The third coin issued in 2015 for the United States Mint America the Beautiful Quarters® Program is the 2015 Blue Ridge Parkway Quarter. It is the twenty-eighth of fifty-six coins in the program which launched in 2010.
As shown in the quarter image directly above, the reverse design honors Blue Ridge Parkway in North Carolina.
This quarter entered circulation beginning on June 8, 2015 with the United States Mint offering bags and rolls of them on June 29, 2015. An official quarter launch ceremony was held by the National Park Service and United States Mint on June 25, at Pack Square Park in Asheville, North Carolina.
Appearing on the quarter’s reverse is a depiction of the grace and curvature of the road hugging the side of a mountain, with the North Carolina state flower in the foreground. Inscriptions are BLUE RIDGE PARKWAY, NORTH CAROLINA, 2015 and E PLURIBUS UNUM.
This design, created by Frank Morris and sculpted by Joseph Menna, was selected from among a total of six design proposals. These designs candidates were reviewed by various officials, the Citizen’s Coinage Advisory Committee and the United States Commission of Fine Arts with the U.S. Mint making a recommendation to the Secretary of Treasury who is responsible for selecting the final designs on U.S. coins.
Additional 2015 America the Beautiful Quarter releases for the year include:
- Homestead National Monument of America Quarter
- Kisatchie National Forest Quarter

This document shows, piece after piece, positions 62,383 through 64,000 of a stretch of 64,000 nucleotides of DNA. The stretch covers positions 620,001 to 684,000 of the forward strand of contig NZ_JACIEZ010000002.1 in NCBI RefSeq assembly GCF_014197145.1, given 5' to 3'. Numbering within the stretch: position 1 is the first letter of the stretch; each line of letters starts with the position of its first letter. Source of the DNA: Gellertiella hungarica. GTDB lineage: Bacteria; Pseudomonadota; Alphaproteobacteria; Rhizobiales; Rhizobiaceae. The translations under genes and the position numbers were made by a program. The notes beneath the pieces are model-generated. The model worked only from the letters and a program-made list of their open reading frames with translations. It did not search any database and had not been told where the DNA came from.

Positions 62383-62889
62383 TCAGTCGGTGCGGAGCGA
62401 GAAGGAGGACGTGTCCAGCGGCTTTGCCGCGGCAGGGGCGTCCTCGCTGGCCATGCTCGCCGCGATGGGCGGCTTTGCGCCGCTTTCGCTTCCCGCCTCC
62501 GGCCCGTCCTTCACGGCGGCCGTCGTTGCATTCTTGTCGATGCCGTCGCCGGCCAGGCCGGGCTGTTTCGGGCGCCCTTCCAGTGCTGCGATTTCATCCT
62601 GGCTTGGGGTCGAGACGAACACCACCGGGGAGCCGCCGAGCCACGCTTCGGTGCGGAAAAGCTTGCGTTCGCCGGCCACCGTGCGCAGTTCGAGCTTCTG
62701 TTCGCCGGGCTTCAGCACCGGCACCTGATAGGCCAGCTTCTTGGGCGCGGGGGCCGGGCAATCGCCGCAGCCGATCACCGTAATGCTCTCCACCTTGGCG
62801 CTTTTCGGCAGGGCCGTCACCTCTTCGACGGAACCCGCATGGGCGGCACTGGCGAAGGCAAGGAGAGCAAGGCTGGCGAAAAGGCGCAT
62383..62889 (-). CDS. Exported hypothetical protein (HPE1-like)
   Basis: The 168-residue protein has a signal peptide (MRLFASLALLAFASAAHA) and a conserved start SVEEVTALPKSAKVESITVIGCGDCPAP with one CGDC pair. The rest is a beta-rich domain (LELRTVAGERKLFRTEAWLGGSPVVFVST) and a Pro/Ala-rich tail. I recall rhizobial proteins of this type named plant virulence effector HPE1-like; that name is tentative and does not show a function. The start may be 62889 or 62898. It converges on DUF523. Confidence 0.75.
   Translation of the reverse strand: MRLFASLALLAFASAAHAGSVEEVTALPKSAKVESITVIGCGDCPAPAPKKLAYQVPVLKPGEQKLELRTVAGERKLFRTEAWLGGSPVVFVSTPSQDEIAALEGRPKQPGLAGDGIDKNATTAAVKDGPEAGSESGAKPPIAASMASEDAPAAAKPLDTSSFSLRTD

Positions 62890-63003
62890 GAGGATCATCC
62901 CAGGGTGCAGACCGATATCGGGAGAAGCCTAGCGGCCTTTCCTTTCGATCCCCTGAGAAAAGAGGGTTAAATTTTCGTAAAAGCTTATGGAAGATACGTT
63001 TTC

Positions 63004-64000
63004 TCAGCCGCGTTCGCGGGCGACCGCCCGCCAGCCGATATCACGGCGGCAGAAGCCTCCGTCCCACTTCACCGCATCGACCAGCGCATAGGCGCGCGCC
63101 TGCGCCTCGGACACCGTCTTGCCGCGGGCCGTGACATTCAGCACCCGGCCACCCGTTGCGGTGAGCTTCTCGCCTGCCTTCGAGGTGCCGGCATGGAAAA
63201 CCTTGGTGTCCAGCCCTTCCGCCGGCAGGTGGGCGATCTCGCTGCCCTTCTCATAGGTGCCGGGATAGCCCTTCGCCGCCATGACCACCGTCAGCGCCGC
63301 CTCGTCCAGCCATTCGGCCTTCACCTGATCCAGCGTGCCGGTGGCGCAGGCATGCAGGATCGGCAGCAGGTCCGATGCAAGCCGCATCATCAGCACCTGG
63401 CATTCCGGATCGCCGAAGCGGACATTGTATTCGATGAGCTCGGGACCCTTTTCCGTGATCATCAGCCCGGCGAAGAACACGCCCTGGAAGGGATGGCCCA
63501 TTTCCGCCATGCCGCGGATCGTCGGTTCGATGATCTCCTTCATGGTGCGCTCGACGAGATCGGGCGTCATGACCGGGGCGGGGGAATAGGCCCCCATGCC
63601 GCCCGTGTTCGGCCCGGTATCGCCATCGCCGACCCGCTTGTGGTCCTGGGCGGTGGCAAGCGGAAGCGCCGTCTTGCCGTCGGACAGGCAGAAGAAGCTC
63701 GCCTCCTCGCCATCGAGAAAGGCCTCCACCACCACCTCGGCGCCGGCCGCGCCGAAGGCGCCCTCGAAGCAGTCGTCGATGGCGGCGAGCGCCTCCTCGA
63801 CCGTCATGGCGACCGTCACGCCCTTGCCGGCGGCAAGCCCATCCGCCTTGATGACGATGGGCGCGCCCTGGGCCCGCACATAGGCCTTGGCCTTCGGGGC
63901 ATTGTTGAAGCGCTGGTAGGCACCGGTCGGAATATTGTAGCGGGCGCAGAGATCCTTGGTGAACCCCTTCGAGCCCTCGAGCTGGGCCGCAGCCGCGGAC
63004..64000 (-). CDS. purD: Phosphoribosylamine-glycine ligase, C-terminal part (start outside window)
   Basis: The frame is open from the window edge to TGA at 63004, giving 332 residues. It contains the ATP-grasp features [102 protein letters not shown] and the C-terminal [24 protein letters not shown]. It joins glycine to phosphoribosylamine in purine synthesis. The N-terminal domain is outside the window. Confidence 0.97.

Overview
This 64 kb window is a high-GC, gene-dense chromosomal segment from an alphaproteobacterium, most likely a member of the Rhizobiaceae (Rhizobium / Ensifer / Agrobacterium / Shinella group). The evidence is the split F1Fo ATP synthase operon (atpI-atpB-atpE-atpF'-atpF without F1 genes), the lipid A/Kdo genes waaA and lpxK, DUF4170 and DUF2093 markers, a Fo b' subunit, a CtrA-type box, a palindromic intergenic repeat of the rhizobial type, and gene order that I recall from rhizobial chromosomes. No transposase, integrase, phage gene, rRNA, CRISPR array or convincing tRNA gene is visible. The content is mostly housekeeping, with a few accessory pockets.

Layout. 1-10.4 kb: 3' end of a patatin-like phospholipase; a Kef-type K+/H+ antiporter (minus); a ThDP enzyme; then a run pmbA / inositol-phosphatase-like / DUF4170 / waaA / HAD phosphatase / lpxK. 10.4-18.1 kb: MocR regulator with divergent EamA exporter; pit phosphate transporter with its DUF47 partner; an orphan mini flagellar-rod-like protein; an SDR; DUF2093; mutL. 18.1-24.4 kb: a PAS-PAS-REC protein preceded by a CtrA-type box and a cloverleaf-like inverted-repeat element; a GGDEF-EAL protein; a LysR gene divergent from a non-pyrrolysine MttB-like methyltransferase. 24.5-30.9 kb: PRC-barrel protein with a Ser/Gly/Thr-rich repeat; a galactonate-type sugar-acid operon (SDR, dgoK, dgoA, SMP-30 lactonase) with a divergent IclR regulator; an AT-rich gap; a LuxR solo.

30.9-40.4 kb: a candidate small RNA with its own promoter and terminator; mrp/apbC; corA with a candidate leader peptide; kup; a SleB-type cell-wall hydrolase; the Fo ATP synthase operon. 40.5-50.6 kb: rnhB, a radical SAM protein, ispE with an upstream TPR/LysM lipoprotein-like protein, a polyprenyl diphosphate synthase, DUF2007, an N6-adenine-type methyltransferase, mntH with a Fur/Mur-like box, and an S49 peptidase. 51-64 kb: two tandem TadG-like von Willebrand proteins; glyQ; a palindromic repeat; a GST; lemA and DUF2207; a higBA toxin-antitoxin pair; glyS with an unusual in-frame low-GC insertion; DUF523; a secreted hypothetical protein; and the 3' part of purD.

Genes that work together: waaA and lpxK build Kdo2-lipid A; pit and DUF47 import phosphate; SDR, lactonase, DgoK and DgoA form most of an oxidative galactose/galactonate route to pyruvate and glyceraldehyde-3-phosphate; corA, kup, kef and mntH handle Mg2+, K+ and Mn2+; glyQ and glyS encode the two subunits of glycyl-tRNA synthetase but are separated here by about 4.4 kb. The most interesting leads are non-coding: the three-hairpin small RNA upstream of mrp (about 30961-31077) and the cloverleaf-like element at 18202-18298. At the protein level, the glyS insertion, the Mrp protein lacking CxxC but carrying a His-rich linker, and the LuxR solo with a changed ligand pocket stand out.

- Bombay Hook National Wildlife Refuge Quarter
- Saratoga National Historical Park Quarter
Blue Ridge Parkway of North Carolina
Scenery is the topic of the day when it comes to discussions of the Blue Ridge Parkway. The 469 mile long road is located in Virginia and mostly North Carolina.
Construction on the parkway, known as the Appalachian Scenic Highway then, began in 1935 under many of President Franklin D. Roosevelt’s public works programs. Private contractors, Works Progress Administration, Civilian Conservation Corps and even the Civilian Public Service program all played a role in its completion.
Twenty-six tunnels through the rock of the mountains are located on the completed parkway, one of them on the Virginia portion of the road and the remaining in North Carolina. It is not uncommon for sections of the road near these tunnels to be closed during the winter due to hazardous conditions created by dripping water turning to ice.
The complete Parkway as it is presented today took over 52 years to complete, with the last section being added as recently as 1987. The entire road follows closely along the Blue Ridge mountain chain and offers spectacular views at almost every mile-marker.